Now that they’re settled in, UFI is focused on organizational goals, including reaching students from each of the 20 schools within the neighborhoods it serves. They host workshops about growing and eating good food, hold story hours and community events, train farmers young and old. They want to continue to grow and help change policy so that more abandoned or underused properties can become urban farms. “That’s a long list,” says Spence, laughing. “And it all has to happen on LAND. That’s the connection. You just need to get people here. Education happens when people start asking questions.”
For Spence, it goes even deeper than that. “Here, we grow people,” she likes to say. Walking around the property, that becomes clear. The farm is molded by the people who work there; by their strengths and their interests. In that way, the farm works almost like an incubator. Those who go through the training program get jobs working for the organization, or they are connected to kitchens, restaurants, bakeries or other farms.
Tristram Keefe, the farm enterprise manager, is a cook and a forager with a deep interest in growing mushrooms, cultivating several varieties here. Sabrina Pilet-Jones, another UFI-trained farmer, is drawn to growing flowers, and wants to better understand their value for cross pollination and for their edible and medicinal use. She’s in the right place: Everything grown here is either edible, medicinal or acts as a pollinator. Corn stalks line the perimeter, keeping the soil in place and decreasing runoff into the sidewalk. The property is edged with juniper, juneberries, blueberries, raspberries, yarrow and paw paw trees. Everything about this landscape is considered.
UFI is also known for growing somewhat unconventional crops for a New England farm. Because they are growing fruits and vegetables for the surrounding community first, the farmers take into consideration the variety of cultures and cuisines represented in their neighborhood: Caribbean, Cape Verdean, Southeast Asian and more. Collards, kale, callaloo, kusa squash and several varieties of spicy peppers (Scotch bonnet and the infamous ghost pepper, to name a few) are all grown here. Over the years, other farmers warned them to stay away from high-maintenance okra, but the UFI farmers paid attention to their neighbors’ requests. Today they grow six different varieties of okra and sell out each week.
For their restaurant partners, UFI provides truly local food and an opportunity to connect directly to the people growing it. Area Four, an early and consistent supporter of UFI, uses the farm’s salad mix in their popular “City Growers” salad. Tanám, a new Filipino-American restaurant in Somerville’s Bow Market, approached UFI to grow specific peppers to use in their distinctive cuisine. And Irene Li, of Mei Mei, is on a text message basis with the farmers, communicating frequently about what they have on hand.
“We try to be really flexible. It’s more of an ‘ask not what your farmer can do for you, but what can you do for your farmer?’ mentality.”
To further underscore the relationship, Mei Mei also provides a classroom experience for UFI trainees, who visit to better understand how a restaurant kitchen works and how chefs source and purchase food.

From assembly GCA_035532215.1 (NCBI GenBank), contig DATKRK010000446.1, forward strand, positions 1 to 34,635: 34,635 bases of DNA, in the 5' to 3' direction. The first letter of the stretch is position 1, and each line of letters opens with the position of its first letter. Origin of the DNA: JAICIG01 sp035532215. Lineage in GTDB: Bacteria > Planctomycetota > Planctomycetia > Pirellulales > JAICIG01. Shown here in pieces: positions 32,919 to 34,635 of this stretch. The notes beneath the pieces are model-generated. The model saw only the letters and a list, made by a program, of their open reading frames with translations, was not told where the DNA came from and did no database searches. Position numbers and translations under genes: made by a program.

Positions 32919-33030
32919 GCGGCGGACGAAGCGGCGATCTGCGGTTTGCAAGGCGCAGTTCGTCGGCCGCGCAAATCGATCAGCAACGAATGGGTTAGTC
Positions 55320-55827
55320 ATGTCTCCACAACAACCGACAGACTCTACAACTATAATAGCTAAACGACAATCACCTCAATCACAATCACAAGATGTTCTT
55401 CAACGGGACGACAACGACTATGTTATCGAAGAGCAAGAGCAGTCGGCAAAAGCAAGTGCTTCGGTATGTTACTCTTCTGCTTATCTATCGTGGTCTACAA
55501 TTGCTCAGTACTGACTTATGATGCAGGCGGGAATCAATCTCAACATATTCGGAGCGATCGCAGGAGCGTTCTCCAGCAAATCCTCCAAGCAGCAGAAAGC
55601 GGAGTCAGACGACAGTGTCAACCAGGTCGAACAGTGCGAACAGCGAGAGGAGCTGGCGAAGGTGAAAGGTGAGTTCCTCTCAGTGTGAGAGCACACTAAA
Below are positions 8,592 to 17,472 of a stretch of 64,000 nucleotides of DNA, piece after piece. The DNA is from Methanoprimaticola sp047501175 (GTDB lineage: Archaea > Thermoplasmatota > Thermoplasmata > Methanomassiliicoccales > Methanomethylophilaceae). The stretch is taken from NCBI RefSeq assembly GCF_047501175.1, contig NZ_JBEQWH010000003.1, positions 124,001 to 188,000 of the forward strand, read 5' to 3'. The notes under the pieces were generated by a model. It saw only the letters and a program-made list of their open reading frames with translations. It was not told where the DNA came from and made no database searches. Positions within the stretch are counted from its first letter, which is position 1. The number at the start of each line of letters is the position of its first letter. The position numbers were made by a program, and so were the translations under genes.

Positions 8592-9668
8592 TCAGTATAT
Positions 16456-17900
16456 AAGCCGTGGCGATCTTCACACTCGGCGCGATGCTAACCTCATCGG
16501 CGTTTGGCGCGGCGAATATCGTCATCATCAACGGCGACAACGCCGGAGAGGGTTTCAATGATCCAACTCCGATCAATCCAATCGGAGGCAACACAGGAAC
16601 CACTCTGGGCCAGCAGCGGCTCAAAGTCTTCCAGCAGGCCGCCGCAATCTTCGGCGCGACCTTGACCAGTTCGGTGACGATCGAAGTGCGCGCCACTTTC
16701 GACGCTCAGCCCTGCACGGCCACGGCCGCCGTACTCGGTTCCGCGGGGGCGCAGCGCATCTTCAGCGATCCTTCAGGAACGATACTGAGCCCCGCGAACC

PUTTING DOWN ROOTS
I attended the ribbon-cutting ceremony in the spring of 2018 and wanted to share the story of this brand-new historic farm. But if I had managed to grab a UFI farmer that evening, I might have seen a bit of panic in their eyes. In all things construction, a whole list of unknowns makes it difficult to plan ahead. Since smart farmers only make growing plans for land that they control, UFI could only prepare their other sites around Roxbury and Dorchester. But finally, in early spring 2018 the certificate of occupancy arrived, construction wrapped and their lease began. Soil was delivered and it was time to plant. Everything had come together, and now the farmers had to get growing.
With all that, plus running six other farming sites, it’s no surprise that the spring of 2018 felt like a blur. “Even after we moved in, it didn’t feel real, it didn’t feel like it was actually happening,” Keefe recalls. But now in 2019 the farmers feel like they are hitting their stride. “The soil is better, everything is more mature. Last year we were learning about the land, and dealing with how raw it was. The trees were bare-root. Nothing looked particularly abundant. This season feels so different.”
Another difference this season? The renewed focus on making each Friday afternoon farm stand feel like a big party. Last year, the community’s response to the farm stand exceeded the organization’s highest hopes. They were struck by the way people gathered by the barn, sharing recipes, swapping gardening tips and catching up with neighbors. “We are all cooks first,” explains operations manager Nataka Crayton. “That’s how each of us really got started growing food and how we connect with the land.” It’s fitting, then, that the weekly farm stand should be a big celebration of the good food grown on this land once again.
Learn more about the Fowler Clark Epstein Farm and UFI by visiting their Friday afternoon farm stand, mid-July through the end of October. Or learn more about their frequent cooking classes, demonstrations, talks and community events by visiting urbanfarminginstitute.org.